Peshtigo Council Adopts 2021 Budget As ProposedIssue Date: December 2, 2020
At a brief and sparsely attended meeting following an 11 a.m. public hearing on Wednesday, Nov. 25, Peshtigo City Council, with no dissenting votes, adopted the 2021 budget and tax levy to support it as proposed by the Finance Committee.
The budget provides for expenditures totaling $2,649,989, up just 1.034 percent from last year, and a city tax rate of just under $5 per $1,000 of assessed value, up less than half a cent over last year's $4.99 per $1,000. The only increase came in the form of a $40 per year fee for the first recycling container at each address.
The total tax levy of $808,964 includes $236,000 for loan payments, which brings it within the $572,964 levy limit set by Wisconsin State law.
Overall, tax bills that go out in December for city properties will total roughly $20.33 for each $1,000 of equalized value. Of that $9.47 is for Peshtigo School District, $4.96 for Marinette County, and 91 cents for NWTC in addition to the approximately $5 per $1,000 city levy.
Mayor Cathi Malke called the public hearing to order at 11 a.m. It was her first public function as mayor since being stricken by Covid-19 in July. Others present in person for the meeting were aldermen Debbie Sievert and Richard Berth and Clerk/Treasurer Tammy Kasal. Participating by phone were Aldermen Archer Leupp, Brigitte Schmidt and Mike Behnke, who is recovering from back surgery, attended remotely from his hospital bed.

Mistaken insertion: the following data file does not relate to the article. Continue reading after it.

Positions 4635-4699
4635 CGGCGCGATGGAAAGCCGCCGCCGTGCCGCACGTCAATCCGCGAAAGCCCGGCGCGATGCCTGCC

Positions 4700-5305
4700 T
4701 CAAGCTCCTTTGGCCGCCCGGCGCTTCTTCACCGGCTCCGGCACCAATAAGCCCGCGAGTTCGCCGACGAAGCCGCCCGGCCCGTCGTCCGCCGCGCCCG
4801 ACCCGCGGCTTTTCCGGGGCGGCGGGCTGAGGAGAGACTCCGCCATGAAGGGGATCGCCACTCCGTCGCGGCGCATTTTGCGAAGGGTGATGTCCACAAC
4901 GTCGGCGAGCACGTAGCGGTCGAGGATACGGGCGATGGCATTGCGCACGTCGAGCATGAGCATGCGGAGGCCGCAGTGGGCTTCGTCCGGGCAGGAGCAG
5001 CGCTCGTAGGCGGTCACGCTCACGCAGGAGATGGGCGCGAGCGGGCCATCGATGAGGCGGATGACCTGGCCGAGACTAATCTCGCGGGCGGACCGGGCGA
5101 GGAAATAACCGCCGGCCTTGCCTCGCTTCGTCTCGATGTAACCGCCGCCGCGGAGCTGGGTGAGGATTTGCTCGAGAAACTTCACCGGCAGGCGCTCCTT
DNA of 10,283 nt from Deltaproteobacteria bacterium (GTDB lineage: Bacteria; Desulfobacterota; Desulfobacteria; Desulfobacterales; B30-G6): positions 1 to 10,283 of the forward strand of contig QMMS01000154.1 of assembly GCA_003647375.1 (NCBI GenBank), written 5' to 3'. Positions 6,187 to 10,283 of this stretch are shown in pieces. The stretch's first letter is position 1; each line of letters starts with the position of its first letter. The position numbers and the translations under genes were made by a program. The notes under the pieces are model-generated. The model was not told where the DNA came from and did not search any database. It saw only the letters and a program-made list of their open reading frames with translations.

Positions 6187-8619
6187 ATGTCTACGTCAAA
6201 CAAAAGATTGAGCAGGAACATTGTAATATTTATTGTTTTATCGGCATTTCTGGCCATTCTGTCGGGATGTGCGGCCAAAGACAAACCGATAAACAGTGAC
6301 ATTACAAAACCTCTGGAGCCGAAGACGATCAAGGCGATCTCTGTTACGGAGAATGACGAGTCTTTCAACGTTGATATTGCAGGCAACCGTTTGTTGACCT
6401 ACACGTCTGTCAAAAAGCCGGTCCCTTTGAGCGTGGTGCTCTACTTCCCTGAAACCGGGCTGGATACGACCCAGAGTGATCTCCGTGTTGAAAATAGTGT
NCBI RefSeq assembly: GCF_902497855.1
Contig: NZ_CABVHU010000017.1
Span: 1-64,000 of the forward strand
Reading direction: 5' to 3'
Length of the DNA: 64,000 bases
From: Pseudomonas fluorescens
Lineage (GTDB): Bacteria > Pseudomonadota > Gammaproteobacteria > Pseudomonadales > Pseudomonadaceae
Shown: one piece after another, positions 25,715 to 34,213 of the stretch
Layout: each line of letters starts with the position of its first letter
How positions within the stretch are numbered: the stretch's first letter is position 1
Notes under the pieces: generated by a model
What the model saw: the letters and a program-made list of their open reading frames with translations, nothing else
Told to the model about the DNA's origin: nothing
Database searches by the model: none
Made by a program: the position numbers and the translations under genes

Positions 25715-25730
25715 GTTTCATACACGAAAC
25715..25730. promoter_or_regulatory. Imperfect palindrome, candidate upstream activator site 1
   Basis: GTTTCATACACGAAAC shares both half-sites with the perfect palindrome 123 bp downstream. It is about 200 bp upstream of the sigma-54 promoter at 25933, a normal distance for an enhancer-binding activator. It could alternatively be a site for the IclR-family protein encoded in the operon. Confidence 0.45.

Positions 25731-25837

No one spoke for or against the proposed budget, and the hearing was closed.
The proposed budget and recommendation for the recycling fee increase were worked out by the Finance Committee at a long hard session after deliberations at various committee meetings in recent weeks.
Sievert, reporting as Finance and Claims Committee chair, asked Council to approve the $40 annual recycling fee.
Malke, noting she had not been present for the various committee budget deliberations, asked why the recycling fee is needed.
Sievert said the committee goal had been to keep the tax levy as even as possible, and then turned the question over to Kasal, who explained that stating in 2019 there was a substantial increase in price of the recycling contract. The city had sought bids, and got proposals from only two firms, both substantially higher than the original contract. The city accepted the lowest bid, but even that totaled a $30,000 increase in the cost of recycling collection and disposal in a two year period. Kasal said the $40 annual recycling fee will generate slightly more than the $30,000 needed to cover this year's price increase, but the new 3-year contract calls for a slight the price increase each year.
After the explanation, all aldermen voted in favor of the recycling fee and budget as proposed.
In response to questions after the meeting, Kasal said the $40 annual fee covers only the first cart issued to each address. Anyone needing an additional cart will be charged a $5 annual administration fee plus $5.15 each month, a total of $66.80 per year per cart, to cover the full cost of recycling.
The budget provides $303,697 for general government, $759,504 for public safety (mainly fire and police departments, plus as $5,000 donation for the Rescue Squad), $52,890 for health and human services ( which includes $2,000 of the $4,800 increase requested by Riverside Cemetery Association), $186,735 or parks and recreation, $25,083 for conservation and development, $129,683 for capital outlay, and $236,000 for debt service.
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